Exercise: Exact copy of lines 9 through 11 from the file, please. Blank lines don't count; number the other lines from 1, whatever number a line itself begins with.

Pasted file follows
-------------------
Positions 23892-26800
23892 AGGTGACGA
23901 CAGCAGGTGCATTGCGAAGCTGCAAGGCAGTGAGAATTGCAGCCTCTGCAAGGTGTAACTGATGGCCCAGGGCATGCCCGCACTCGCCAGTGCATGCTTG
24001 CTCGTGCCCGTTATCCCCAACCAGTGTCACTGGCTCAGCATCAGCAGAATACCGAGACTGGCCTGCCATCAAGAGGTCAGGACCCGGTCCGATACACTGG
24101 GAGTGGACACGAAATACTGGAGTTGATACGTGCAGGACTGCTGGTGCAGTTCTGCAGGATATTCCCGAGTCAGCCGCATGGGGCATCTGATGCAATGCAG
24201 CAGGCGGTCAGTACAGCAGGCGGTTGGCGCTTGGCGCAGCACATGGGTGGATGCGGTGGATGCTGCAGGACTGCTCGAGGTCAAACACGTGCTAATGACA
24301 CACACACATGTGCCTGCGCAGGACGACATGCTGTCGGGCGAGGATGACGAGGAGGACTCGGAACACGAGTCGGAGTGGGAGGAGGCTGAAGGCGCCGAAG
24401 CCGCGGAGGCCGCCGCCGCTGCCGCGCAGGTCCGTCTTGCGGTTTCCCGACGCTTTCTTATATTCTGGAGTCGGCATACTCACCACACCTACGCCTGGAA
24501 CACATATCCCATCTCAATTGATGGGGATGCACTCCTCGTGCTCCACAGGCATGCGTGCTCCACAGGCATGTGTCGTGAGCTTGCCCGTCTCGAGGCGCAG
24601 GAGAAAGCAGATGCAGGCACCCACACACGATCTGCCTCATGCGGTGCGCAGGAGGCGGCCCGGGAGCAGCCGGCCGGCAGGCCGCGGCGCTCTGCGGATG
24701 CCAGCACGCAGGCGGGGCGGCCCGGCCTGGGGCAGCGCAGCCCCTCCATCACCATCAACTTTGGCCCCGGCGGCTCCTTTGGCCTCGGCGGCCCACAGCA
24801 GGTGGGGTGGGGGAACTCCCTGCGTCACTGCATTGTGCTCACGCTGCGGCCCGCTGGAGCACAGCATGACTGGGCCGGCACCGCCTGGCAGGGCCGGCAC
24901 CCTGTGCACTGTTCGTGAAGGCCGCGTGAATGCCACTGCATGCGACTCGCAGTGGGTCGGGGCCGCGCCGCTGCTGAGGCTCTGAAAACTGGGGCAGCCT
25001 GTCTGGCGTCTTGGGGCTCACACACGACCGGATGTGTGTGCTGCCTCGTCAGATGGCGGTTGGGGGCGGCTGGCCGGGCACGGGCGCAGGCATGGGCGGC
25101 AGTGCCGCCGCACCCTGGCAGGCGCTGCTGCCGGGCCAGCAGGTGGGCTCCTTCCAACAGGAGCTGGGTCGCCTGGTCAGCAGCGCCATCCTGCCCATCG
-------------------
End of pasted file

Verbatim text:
24501 CACATATCCCATCTCAATTGATGGGGATGCACTCCTCGTGCTCCACAGGCATGCGTGCTCCACAGGCATGTGTCGTGAGCTTGCCCGTCTCGAGGCGCAG
24601 GAGAAAGCAGATGCAGGCACCCACACACGATCTGCCTCATGCGGTGCGCAGGAGGCGGCCCGGGAGCAGCCGGCCGGCAGGCCGCGGCGCTCTGCGGATG
24701 CCAGCACGCAGGCGGGGCGGCCCGGCCTGGGGCAGCGCAGCCCCTCCATCACCATCAACTTTGGCCCCGGCGGCTCCTTTGGCCTCGGCGGCCCACAGCA